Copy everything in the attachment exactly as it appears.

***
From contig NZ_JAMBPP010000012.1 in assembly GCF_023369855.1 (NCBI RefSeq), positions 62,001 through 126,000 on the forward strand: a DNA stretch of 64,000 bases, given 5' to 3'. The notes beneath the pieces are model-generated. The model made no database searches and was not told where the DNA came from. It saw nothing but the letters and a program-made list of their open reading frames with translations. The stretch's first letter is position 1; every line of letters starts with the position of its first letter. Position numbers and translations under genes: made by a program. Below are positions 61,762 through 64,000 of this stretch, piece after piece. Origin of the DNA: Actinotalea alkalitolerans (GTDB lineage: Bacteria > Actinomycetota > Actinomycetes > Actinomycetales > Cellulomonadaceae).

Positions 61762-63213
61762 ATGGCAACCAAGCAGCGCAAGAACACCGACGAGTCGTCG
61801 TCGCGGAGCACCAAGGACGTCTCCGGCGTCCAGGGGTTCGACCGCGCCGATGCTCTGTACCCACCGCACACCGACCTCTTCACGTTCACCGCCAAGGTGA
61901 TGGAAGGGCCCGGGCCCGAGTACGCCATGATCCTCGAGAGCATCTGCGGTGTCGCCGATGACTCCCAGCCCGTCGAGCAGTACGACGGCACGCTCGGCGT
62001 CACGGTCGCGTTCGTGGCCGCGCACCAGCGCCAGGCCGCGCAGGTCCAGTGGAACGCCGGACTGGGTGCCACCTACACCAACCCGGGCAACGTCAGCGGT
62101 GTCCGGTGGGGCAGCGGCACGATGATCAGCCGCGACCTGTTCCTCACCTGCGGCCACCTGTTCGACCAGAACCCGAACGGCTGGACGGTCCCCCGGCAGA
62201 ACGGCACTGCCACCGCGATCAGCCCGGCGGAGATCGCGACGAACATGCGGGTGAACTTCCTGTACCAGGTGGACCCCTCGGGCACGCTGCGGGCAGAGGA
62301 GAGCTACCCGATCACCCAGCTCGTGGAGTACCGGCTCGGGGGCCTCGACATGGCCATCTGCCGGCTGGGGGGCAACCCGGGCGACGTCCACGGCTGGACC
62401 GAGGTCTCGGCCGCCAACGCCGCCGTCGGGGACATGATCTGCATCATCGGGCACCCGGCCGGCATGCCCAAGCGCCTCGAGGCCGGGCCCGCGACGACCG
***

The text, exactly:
From contig NZ_JAMBPP010000012.1 in assembly GCF_023369855.1 (NCBI RefSeq), positions 62,001 through 126,000 on the forward strand: a DNA stretch of 64,000 bases, given 5' to 3'. The notes beneath the pieces are model-generated. The model made no database searches and was not told where the DNA came from. It saw nothing but the letters and a program-made list of their open reading frames with translations. The stretch's first letter is position 1; every line of letters starts with the position of its first letter. Position numbers and translations under genes: made by a program. Below are positions 61,762 through 64,000 of this stretch, piece after piece. Origin of the DNA: Actinotalea alkalitolerans (GTDB lineage: Bacteria > Actinomycetota > Actinomycetes > Actinomycetales > Cellulomonadaceae).

Positions 61762-63213
61762 ATGGCAACCAAGCAGCGCAAGAACACCGACGAGTCGTCG
61801 TCGCGGAGCACCAAGGACGTCTCCGGCGTCCAGGGGTTCGACCGCGCCGATGCTCTGTACCCACCGCACACCGACCTCTTCACGTTCACCGCCAAGGTGA
61901 TGGAAGGGCCCGGGCCCGAGTACGCCATGATCCTCGAGAGCATCTGCGGTGTCGCCGATGACTCCCAGCCCGTCGAGCAGTACGACGGCACGCTCGGCGT
62001 CACGGTCGCGTTCGTGGCCGCGCACCAGCGCCAGGCCGCGCAGGTCCAGTGGAACGCCGGACTGGGTGCCACCTACACCAACCCGGGCAACGTCAGCGGT
62101 GTCCGGTGGGGCAGCGGCACGATGATCAGCCGCGACCTGTTCCTCACCTGCGGCCACCTGTTCGACCAGAACCCGAACGGCTGGACGGTCCCCCGGCAGA
62201 ACGGCACTGCCACCGCGATCAGCCCGGCGGAGATCGCGACGAACATGCGGGTGAACTTCCTGTACCAGGTGGACCCCTCGGGCACGCTGCGGGCAGAGGA
62301 GAGCTACCCGATCACCCAGCTCGTGGAGTACCGGCTCGGGGGCCTCGACATGGCCATCTGCCGGCTGGGGGGCAACCCGGGCGACGTCCACGGCTGGACC
62401 GAGGTCTCGGCCGCCAACGCCGCCGTCGGGGACATGATCTGCATCATCGGGCACCCGGCCGGCATGCCCAAGCGCCTCGAGGCCGGGCCCGCGACGACCG